Travel in Bolivia
Bumping Along the Jesuit Missions Circuit
by Amy Stix Miller
Jesuit Mission San Jose de Chiquitos. Photo courtesy of Banjo Tours.
It has been almost five hours since we have boarded this merciless bus, by my estimate a circa 1970 machine that is belching and pitching across a savannah parched in the waning days of a tropical dry season. My fellow passengers and I are covered in a fine film of red dust, which has been churning steadily since our dawn-break journey began along the single-lane, clay road.
I’m back in Bolivia to visit my friend Andrea, who is completing her final months of Peace Corps service. I am also reconnecting with a country where I once spent eight months studying and volunteering. Together, we’re bumping along Bolivia’s “Jesuit Missions Circuit,” a winding, indirect route in the country’s southeastern lowlands, which expand in damp, alternating hues of green and brown all the way to the Brazilian border.
Seven mission towns are scattered along the circuit, each with its own church and architectural style. Although the oldest mission community dates back to 1691, the first of the churches, San Rafael de Velasco, was completed between 1740 and 1748. The other churches were completed in the mid-18th century.
It can take the independent traveler nearly a week to visit all seven churches. Our goal in the three days we have is to visit five. The intrepid Bolivian bus system serves most of the route and fits our tight budget.
In the era of conquest and colonial control over the South American continent, European missionaries were dispatched into its wild territories, which today comprise the countries of Paraguay, Uruguay, Argentina, Bolivia, and Brazil. The first missionaries arrived in 1572 in what is now Bolivia, tasked with imbuing the hunter-gatherer indigenous populations with Roman Catholic faith, European-style education, and practical skills in farming, animal husbandry, and carpentry. Compared to other native people forced to slave in the Conquistadors’ gold and silver mines, the Indians absorbed by the missions were fortunate. The Jesuits promised “tributes” to the Crown in exchange for exempting their indigenous flock from forced labor.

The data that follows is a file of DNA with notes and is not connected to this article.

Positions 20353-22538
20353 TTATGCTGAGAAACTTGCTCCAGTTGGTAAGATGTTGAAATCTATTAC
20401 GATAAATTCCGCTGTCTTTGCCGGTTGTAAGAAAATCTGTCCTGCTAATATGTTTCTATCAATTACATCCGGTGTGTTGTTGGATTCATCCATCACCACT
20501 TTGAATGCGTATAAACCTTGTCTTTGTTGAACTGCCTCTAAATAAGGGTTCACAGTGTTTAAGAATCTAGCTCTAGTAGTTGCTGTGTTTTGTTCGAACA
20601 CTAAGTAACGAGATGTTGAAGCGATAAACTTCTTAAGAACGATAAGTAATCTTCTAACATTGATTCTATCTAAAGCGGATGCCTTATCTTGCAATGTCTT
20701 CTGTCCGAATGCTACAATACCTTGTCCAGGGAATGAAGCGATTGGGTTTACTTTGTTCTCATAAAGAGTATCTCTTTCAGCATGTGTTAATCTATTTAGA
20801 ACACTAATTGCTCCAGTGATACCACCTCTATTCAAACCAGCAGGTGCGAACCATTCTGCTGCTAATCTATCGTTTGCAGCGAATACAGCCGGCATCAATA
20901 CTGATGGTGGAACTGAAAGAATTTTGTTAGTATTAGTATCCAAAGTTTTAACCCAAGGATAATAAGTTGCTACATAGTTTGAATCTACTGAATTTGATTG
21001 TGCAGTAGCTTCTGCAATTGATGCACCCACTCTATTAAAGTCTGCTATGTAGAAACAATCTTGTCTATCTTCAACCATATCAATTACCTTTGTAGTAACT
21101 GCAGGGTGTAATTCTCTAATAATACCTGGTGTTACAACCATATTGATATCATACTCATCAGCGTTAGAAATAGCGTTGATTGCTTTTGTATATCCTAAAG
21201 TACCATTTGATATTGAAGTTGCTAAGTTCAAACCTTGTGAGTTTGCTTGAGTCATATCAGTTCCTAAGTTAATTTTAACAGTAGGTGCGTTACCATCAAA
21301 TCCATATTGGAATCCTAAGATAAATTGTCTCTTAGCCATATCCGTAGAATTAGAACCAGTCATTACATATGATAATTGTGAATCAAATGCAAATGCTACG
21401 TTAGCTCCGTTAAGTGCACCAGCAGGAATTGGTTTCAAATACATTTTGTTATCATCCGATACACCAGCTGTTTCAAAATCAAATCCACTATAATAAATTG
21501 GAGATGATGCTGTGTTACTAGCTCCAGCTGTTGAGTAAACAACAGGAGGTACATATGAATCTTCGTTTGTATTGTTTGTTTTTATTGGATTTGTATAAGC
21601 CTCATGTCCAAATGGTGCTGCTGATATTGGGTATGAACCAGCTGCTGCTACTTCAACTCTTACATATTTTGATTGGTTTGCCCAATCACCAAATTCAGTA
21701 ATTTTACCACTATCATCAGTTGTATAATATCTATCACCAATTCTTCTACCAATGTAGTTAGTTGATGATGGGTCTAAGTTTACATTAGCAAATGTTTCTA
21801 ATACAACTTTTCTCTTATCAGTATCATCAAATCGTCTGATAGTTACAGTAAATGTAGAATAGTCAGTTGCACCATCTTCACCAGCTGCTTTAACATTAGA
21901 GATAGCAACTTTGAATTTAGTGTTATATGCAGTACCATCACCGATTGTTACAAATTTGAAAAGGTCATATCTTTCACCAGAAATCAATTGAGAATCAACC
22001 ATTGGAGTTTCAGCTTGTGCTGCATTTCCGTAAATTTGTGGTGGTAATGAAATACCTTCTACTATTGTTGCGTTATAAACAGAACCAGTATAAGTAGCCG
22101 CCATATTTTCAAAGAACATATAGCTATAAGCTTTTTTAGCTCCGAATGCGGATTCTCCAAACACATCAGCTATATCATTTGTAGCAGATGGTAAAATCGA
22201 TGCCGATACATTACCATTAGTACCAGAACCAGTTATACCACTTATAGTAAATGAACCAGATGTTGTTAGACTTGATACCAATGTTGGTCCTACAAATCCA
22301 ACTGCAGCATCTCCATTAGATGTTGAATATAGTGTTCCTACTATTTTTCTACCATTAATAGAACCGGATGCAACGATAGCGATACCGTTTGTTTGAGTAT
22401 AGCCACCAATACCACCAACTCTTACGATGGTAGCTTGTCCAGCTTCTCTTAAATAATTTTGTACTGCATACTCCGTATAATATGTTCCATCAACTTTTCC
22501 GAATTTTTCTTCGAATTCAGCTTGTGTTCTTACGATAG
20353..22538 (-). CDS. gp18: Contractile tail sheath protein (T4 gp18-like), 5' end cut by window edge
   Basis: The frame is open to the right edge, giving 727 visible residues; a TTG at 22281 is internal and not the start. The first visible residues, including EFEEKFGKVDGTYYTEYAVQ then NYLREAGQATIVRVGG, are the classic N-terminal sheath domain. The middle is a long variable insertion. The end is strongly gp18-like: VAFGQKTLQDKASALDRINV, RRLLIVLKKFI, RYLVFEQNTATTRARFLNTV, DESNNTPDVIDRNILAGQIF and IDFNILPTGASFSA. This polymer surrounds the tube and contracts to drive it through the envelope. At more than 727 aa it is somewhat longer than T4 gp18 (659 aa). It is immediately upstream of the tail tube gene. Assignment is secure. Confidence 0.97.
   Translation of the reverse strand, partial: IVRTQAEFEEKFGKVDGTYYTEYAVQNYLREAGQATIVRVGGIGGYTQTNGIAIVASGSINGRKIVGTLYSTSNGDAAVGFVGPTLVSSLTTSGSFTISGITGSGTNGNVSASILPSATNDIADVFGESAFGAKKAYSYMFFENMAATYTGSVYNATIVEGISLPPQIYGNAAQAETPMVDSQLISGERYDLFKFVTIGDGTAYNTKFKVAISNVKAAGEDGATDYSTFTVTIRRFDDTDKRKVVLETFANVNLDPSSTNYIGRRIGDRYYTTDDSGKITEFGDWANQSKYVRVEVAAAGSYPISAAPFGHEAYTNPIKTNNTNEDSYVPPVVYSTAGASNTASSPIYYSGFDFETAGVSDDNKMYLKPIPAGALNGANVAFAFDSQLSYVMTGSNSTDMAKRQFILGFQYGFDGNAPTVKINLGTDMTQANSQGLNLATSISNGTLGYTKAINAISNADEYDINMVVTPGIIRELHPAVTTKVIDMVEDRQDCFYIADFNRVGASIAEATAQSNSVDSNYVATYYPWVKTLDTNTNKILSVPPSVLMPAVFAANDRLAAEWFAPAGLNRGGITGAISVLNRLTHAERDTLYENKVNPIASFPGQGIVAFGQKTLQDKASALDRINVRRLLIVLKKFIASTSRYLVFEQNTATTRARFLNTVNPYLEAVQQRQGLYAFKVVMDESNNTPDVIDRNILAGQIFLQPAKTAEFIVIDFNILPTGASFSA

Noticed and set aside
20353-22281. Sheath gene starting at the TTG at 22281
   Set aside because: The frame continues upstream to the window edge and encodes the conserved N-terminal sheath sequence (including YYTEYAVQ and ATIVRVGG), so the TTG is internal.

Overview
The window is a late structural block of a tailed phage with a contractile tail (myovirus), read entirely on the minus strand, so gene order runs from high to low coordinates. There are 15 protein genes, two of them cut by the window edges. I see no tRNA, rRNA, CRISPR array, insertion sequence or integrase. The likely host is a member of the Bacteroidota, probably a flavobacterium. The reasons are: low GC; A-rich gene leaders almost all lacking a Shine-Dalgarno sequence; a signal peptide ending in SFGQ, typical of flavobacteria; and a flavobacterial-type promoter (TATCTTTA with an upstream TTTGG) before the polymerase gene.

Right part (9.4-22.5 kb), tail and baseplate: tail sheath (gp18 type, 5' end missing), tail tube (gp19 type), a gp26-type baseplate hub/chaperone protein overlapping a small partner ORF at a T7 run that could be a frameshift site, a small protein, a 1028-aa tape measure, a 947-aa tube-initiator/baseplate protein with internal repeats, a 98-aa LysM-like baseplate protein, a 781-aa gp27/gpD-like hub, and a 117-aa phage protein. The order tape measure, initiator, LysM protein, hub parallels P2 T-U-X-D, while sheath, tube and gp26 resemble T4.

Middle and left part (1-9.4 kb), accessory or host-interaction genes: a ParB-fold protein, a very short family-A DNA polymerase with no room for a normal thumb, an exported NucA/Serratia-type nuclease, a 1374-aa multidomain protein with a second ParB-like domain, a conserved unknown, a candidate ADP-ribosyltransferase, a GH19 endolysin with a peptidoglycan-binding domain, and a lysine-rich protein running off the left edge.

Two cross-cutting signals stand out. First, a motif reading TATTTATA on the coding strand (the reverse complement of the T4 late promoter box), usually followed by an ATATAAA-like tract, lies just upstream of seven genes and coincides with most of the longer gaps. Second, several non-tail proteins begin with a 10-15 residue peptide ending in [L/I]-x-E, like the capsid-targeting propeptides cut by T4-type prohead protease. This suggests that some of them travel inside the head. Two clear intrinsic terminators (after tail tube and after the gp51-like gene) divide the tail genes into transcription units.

For a century and a half, the missions operated as independent, communal societies, known in Spanish as “Reducciones”, which functioned like tiny nations unto themselves. Land, and the fruits of one’s labor upon it, were shared. Under Jesuit tutelage, the Indians’ artisan skills flourished, producing master woodcarvers, weavers, metal workers, and classical musicians. A visitor can delight in their mastery today, in the intricate altar carvings, religious sculpture, colorful frescoes, and handcrafted musical instruments, on display in the mission churches and small museums.
San Ignacio de Velasco
After departing from the chaotic, exuberant metropolis of Santa Cruz—gateway to the missions circuit—Andrea and I arrive first in San Ignacio de Velasco, a charming town with crisscrossed dirt roads that all seem to lead back to the peaceful town plaza, flanked and protected by large wooden crosses. The plaza sits across from the mission church.
Founded in 1748, San Ignacio de Velasco’s church was apparently the largest and most elaborate of all the missions. Sadly, the original structure was demolished in the 1950’s and the church standing in its place is more replica, that true restoration. Still, the impressive altar and wooden pillars from the original church remain inside.
It is the next day’s churches that captivate. Arriving first in the village of San Miguel de Velasco, founded in 1721, we visit the church extolled as most accurately restored. It showcases a carved wooden altar and pillars, gold pulpit, bell tower, and a dizzyingly painted facade. We also visit the oldest church of San Rafael de Velasco, discovering that it’s luminous interior emanates from tiny mica chips mixed into the buttery plaster. This church also boasts a unique ceiling made of reeds.
The missions’ industriousness brought them success in commerce and trade and ultimately, their own undoing. The Crown of Spain caught onto the missions’ agricultural productivity and wanted control. Portugal, meanwhile, eyed the indigenous brethren with an interest in expanding its slave trade. The communities survived initial attack by conquistador forces, but eventually, King Carlos III of Spain expelled the Jesuits from Spanish territories in 1767.